Volume 647, March 2021
|Number of page(s)||19|
|Published online||26 March 2021|
J-PAS: Measuring emission lines with artificial neural networks
Instituto de Astrofísica de Andalucía (CSIC), PO Box 3004, 18080 Granada, Spain
2 Departamento de Física, Universidade Federal de Santa Catarina, PO Box 476, 88040-900 Florianópolis, SC, Brazil
3 Centro de Estudios de Física del Cosmos de Aragón (CEFCA), Unidad Asociada al CSIC, Plaza San Juan, 1, 44001 Teruel, Spain
4 Donostia International Physics Center (DIPC), Manuel Lardizabal Ibilbidea, 4, San Sebastián, Spain
5 Ikerbasque, Basque Foundation for Science, 48013 Bilbao, Spain
6 Observatório Nacional, Ministério da Ciencia, Tecnologia, Inovação e Comunicações, Rua General José Cristino, 77, São Cristóvão, 20921-400 Rio de Janeiro, Brazil
7 Instituto de Física, Universidade de São Paulo, Rua do Matão 1371, CEP 05508-090 São Paulo, Brazil
8 Departamento de Física, Universidade Federal do Rio Grande do Norte, 59072-970 Natal, RN, Brazil
9 Núcleo de Astrofísica e Cosmologia (Cosmo-ufes) & Departamento de Física, Universidade Federal do Espírito Santo, 29075-910 Vitória, ES, Brazil
10 Instituto de Física, Universidade Federal da Bahia, 40210-340 Salvador, BA, Brazil
11 Observatório do Valongo, Universidade Federal do Rio de Janeiro, 20080-090 Rio de Janeiro, RJ, Brazil
12 Departamento de Astronomia, Instituto de Astronomia, Geofísica e Ciências Atmosféricas, Universidade de São Paulo, São Paulo, Brazil
13 PPGCosmo & Departamento de Fśica, Universidade Federal do Espírito Santo, 29075-910 Vitória, ES, Brazil
14 Instruments4, 4121 Pembury Place, La Cañada-Flintridge, CA 91011, USA
15 Academia Sinica Institute of Astronomy & Astrophysics (ASIAA), 11F of Astronomy-Mathematics Building, AS/NTU, No. 1, Sect. 4, Roosevelt Road, Taipei 10617, Taiwan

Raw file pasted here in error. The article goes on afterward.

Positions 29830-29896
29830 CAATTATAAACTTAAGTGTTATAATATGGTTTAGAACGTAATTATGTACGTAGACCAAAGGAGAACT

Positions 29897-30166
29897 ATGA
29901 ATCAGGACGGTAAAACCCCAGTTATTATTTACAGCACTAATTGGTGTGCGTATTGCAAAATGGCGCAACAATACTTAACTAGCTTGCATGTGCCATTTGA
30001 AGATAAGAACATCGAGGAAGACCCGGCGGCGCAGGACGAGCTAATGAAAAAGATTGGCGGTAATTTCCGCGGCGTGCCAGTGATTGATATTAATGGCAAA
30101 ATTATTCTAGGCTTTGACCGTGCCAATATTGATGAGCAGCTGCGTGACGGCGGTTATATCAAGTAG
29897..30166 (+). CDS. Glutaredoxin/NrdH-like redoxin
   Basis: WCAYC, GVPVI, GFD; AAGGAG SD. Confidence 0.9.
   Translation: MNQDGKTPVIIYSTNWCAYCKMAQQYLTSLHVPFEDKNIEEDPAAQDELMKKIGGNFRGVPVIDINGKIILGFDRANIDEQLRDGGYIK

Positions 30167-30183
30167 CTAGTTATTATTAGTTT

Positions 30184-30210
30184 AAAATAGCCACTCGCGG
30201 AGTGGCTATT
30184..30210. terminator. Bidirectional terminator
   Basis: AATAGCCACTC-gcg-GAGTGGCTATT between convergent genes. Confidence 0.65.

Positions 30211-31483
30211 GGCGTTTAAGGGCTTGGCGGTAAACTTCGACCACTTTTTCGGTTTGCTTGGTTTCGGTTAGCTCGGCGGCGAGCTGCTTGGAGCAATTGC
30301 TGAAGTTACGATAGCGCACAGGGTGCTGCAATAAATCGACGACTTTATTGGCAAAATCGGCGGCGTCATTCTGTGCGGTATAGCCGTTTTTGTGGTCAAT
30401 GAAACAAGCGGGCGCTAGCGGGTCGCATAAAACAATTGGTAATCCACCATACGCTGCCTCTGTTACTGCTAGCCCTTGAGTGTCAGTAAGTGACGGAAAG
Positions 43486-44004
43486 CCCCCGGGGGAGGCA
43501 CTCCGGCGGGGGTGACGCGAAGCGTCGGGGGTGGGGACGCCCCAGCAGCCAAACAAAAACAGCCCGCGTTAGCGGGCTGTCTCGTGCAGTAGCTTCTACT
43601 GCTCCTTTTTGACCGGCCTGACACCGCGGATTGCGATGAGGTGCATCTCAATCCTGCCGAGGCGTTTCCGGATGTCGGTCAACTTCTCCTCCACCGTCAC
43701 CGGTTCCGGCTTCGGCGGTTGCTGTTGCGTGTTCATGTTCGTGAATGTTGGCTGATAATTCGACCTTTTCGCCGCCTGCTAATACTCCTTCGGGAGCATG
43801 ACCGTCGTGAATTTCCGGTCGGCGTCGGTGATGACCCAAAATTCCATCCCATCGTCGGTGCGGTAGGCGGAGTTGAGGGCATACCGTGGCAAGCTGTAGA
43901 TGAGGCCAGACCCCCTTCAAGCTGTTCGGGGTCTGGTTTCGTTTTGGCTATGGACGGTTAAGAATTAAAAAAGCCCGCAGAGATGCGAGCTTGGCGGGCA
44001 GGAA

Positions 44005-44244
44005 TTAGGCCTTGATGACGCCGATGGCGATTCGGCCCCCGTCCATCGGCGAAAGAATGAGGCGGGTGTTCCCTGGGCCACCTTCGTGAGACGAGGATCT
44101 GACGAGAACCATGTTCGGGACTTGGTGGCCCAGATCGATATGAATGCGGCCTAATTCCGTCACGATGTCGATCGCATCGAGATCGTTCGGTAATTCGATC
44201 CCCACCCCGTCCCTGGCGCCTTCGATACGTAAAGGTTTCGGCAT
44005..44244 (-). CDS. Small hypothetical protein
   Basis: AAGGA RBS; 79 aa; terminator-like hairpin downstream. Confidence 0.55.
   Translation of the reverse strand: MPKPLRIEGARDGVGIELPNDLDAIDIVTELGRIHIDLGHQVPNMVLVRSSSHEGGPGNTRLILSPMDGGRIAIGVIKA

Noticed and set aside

16 Department of Astronomy, University of Michigan, 311West Hall, 1085 South University Ave., Ann Arbor, USA
17 Department of Physics and Astronomy, University of Alabama, Box 870324, Tuscaloosa, AL, USA
18 INAF, Osservatorio Astronomico di Trieste, via Tiepolo 11, 34131 Trieste, Italy
19 IFPU, Institute for Fundamental Physics of the Universe, via Beirut 2, 34151 Trieste, Italy
Accepted: 29 December 2020
In the years to come, the Javalambre-Physics of the Accelerated Universe Astrophysical Survey (J-PAS) will observe 8000 deg2 of the northern sky with 56 photometric bands. J-PAS is ideal for the detection of nebular emission objects. This paper presents a new method based on artificial neural networks (ANNs) that is aimed at measuring and detecting emission lines in galaxies up to z = 0.35. These lines are essential diagnostics for understanding the evolution of galaxies through cosmic time. We trained and tested ANNs with synthetic J-PAS photometry from CALIFA, MaNGA, and SDSS spectra. To this aim, we carried out two tasks. First, we clustered galaxies in two groups according to the values of the equivalent width (EW) of Hα, Hβ, [N II], and [O III] lines measured in the spectra. Then we trained an ANN to assign a group to each galaxy. We were able to classify them with the uncertainties typical of the photometric redshift measurable in J-PAS. Second, we utilized another ANN to determine the values of those EWs. Subsequently, we obtained the [N II]/Hα, [O III]/Hβ, and O 3N 2 ratios, recovering the BPT diagram ([O III]/Hβ versus [N II]/Hα). We studied the performance of the ANN in two training samples: one is only composed of synthetic J-PAS photo-spectra (J-spectra) from MaNGA and CALIFA (CALMa set) and the other one is composed of SDSS galaxies. We were able to fully reproduce the main sequence of star-forming galaxies from the determination of the EWs. With the CALMa training set, we reached a precision of 0.092 and 0.078 dex for the [N II]/Hα and [O III]/Hβ ratios in the SDSS testing sample. Nevertheless, we find an underestimation of those ratios at high values in galaxies hosting an active galactic nuclei. We also show the importance of the dataset used for both training and testing the model. Such ANNs are extremely useful for overcoming the limitations previously expected concerning the detection and measurements of the emission lines in such surveys as J-PAS. Furthermore, we show the capability of the method to measure a EW of 10 Å in Hα, Hβ, [N II] and [O III] lines with a signal-to-noise ratio (S/N) of 5, 1.5, 3.5, and 10, respectively, in the photometry. Finally, we compare the properties of emission lines in galaxies observed with miniJPAS and SDSS. Despite the limitation of such a comparison, we find a remarkable correlation in their EWs.
Key words: Galaxy: evolution / surveys / techniques: photometric / methods: data analysis
© ESO 2021
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